Mediterranean Free Trade Agreement

1The Euro-Mediterranean Partnership (EEM), now known as the Union for the Mediterranean (UpM), is celebrating its 15th anniversary this year. Following the geopolitical turmoil of the fall of the Iron Curtain, the EMP was created in 1995 to improve relations between the European Union (EU) and the Mediterranean third countries (MNCs). [1] It consists of three baskets: a political and security partnership, an economic and financial partnership and a partnership in social, human and cultural affairs. The overall objective of the economic and financial partnership is to create an “area of shared prosperity” by “stimulating the socio-economic development of MNCs, improving the living conditions of the inhabitants of the Mediterranean region and integrating and collaborating at the regional level.” To this end, both the EU and the Mediterranean partners have agreed to create a comprehensive and comprehensive Euro-Mediterranean Free Trade Area (CEMTA) by 2010. [2] The European Neighbourhood Policy (ENP), created in 2003, goes even further and aims to “involve neighbouring countries in the single market”. [3] Despite these intentions, the ambitious target of an EMFTA will not be achieved this year due to various obstacles on both the EU and EU sides. MNCs[4] In this regard, this article has two main objectives. First, an overview of the initiatives taken so far for the implementation of an CEMTA will be reviewed and compared to the objectives set in 1995 in the next section. Given that CEMTA initiatives are significantly delayed, the second objective of this article is to analyze the underlying reasons for this delay. In particular, we will focus on the political determinants of the lack of progress, in addition to the already rich literature on economic causes. In paragraph 3.1, we will address the difficulties on the European side and highlight the discussions on CEMTA between the European Member States and between the European Commission, the Council and Parliament.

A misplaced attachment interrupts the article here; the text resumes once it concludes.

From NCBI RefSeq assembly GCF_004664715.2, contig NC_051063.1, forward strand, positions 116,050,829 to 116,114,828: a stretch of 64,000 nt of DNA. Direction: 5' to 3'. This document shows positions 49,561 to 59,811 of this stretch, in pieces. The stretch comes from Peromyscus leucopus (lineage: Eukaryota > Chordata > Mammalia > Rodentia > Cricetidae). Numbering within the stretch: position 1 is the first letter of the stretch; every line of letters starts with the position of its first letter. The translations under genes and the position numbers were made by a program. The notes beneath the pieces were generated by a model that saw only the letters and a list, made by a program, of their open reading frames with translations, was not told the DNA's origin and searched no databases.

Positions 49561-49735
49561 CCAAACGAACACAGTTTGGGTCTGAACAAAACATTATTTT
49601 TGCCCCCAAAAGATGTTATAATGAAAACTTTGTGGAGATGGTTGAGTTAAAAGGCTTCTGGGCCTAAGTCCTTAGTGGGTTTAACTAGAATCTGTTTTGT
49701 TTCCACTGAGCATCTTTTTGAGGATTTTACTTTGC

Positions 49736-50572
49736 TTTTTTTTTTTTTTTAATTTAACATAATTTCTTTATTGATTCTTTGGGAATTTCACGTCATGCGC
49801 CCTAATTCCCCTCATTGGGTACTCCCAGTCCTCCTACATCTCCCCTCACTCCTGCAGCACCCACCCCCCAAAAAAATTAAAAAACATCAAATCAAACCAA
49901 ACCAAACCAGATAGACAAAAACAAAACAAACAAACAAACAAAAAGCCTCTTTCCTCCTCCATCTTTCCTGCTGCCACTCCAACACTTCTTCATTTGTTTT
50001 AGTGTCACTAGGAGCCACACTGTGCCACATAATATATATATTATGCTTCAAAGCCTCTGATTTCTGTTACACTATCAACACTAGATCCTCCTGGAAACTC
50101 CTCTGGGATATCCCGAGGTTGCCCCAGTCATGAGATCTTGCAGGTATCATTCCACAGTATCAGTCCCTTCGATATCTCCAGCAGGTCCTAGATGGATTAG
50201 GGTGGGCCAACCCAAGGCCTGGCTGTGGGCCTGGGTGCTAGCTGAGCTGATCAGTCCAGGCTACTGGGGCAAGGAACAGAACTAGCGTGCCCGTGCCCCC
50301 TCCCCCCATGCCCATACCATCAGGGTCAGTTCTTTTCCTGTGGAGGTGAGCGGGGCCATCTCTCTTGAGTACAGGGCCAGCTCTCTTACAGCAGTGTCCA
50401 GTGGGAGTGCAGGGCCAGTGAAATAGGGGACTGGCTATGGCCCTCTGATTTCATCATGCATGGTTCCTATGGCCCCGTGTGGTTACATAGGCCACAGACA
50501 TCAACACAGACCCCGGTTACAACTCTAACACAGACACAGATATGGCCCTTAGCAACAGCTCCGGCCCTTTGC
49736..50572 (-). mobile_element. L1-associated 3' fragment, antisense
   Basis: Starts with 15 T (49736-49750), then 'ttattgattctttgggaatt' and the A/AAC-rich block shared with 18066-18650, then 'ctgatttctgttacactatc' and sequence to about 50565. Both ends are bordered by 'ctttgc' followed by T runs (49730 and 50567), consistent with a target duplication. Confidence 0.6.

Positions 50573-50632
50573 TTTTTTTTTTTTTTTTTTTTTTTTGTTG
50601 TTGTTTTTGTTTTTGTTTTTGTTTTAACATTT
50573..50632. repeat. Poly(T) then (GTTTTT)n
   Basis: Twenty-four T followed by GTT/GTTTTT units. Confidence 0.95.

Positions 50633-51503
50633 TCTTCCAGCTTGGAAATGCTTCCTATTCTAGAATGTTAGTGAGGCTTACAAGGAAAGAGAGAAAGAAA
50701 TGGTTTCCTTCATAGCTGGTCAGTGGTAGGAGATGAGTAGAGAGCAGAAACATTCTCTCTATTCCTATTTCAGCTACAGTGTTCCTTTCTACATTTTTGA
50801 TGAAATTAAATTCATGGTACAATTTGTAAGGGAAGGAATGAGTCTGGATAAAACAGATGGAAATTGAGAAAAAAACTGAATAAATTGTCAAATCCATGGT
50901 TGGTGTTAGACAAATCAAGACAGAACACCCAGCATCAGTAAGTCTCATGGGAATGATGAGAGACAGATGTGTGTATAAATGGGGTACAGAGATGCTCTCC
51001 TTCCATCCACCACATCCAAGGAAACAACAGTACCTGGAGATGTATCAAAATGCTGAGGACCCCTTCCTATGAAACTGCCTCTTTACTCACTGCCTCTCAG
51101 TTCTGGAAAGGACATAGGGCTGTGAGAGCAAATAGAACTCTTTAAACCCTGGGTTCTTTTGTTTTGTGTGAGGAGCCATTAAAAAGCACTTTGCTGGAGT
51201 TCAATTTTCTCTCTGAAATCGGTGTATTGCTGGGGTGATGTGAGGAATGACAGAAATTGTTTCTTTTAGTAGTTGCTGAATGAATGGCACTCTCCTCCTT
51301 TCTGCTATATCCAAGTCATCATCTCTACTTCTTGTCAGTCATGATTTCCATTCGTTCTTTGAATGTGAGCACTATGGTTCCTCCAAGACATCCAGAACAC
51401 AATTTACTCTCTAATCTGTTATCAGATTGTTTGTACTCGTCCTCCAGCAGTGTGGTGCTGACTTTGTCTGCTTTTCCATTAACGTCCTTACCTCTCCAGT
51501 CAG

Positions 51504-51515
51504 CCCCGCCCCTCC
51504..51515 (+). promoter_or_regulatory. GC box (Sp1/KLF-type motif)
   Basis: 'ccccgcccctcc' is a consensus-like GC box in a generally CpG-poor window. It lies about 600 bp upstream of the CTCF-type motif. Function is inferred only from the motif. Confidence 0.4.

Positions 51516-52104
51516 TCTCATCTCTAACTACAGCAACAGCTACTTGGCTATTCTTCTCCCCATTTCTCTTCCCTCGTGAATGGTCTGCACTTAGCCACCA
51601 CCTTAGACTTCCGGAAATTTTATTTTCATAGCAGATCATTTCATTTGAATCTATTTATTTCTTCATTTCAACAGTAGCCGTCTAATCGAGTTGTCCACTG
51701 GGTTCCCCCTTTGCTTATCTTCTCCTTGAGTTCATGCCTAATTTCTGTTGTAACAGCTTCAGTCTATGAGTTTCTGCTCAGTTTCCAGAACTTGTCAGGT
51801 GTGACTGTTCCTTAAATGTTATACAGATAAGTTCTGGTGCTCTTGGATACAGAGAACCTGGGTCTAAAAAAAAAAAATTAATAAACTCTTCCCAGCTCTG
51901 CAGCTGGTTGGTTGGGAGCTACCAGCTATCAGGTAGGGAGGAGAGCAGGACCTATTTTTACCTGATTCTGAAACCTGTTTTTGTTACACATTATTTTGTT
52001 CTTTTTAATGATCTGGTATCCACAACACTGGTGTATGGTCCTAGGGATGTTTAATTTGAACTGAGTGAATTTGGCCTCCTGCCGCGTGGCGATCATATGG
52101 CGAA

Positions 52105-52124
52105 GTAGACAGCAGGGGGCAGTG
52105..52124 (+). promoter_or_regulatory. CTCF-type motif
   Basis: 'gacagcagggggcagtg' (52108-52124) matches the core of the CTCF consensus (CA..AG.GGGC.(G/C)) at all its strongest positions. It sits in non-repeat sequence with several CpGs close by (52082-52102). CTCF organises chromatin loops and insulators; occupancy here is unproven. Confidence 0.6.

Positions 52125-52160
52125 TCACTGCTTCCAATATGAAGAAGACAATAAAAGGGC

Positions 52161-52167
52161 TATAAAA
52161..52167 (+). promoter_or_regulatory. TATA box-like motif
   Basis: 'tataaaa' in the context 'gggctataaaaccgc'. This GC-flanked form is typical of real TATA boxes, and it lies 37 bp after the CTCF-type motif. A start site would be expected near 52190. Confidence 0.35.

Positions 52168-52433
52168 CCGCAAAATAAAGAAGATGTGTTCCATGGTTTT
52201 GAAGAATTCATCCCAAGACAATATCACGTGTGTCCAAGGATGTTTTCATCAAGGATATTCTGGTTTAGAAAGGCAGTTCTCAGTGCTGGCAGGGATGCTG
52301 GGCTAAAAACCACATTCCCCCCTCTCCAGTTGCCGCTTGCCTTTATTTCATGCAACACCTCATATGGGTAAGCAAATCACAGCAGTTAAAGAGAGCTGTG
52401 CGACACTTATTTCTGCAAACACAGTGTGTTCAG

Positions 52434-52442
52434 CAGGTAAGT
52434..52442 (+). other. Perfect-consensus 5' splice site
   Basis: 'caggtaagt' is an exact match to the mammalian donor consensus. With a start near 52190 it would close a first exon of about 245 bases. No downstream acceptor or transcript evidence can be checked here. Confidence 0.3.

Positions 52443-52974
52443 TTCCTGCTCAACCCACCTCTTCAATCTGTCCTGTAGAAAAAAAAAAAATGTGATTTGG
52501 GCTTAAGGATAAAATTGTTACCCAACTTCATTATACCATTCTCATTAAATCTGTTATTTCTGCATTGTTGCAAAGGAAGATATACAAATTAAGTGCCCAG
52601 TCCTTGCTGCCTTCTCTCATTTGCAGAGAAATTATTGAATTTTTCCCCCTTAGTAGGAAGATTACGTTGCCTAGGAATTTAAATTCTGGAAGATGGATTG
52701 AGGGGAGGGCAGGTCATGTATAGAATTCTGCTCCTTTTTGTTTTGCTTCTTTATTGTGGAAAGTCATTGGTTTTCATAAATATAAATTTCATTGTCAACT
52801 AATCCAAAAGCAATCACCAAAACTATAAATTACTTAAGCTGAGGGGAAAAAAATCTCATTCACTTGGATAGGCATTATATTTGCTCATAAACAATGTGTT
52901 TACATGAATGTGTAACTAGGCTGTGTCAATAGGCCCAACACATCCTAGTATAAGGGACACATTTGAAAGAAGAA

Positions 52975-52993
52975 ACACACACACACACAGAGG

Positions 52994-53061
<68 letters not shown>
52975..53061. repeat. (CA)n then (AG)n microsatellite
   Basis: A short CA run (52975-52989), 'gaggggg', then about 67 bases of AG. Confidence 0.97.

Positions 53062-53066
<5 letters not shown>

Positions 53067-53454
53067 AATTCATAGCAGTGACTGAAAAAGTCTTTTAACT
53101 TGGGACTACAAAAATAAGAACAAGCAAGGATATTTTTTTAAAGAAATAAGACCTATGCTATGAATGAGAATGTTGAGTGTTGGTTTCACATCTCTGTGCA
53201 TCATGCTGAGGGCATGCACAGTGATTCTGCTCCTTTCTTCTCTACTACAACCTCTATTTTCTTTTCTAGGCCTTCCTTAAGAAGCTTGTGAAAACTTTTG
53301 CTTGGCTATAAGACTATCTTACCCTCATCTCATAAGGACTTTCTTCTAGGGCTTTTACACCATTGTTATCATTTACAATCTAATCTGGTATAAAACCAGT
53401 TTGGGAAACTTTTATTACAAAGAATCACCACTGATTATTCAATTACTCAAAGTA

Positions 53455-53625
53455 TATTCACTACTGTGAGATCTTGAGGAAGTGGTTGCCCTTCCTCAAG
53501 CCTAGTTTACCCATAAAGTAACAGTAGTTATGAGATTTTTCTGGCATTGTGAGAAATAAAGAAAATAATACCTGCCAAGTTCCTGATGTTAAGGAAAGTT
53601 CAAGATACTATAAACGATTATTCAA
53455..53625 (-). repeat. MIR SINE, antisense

Next, this article examines the relationship between the EU and the MNCs in point 3.2, while in section 3.3, we explain the political problems between the MNCs, which hinder the development of intra-regional trade in the region, as a precondition for the establishment of a full-fledged CEMTA. Finally, Section 3.4 deals with the influence of other international players in the Mediterranean basin, which promotes genuine competition between them and the EU. Finally, proposals will be presented to overcome the obstacles to a comprehensive EMFTA and to establish an inter-regional partnership. The CCFTA is having an impact on all economic sectors, including agriculture, by removing tariff and non-tariff barriers. These are “WTO” and “new generation” agreements: they go beyond the WTO (for the protection of intellectual property, the opening of public procurement, competition rules, etc.) and require harmonization of legislation (in this case the adoption of the European regulatory system). They also liberalize investments and include an investor-state dispute settlement mechanism. 20 However, our review also shows that there are workable solutions for all identified problems. Firstly, liberalisation between the EU and the NCC can be strengthened by the continuation of compromise negotiations that are economically beneficial to both the EU and to the MNCs and politically feasible.

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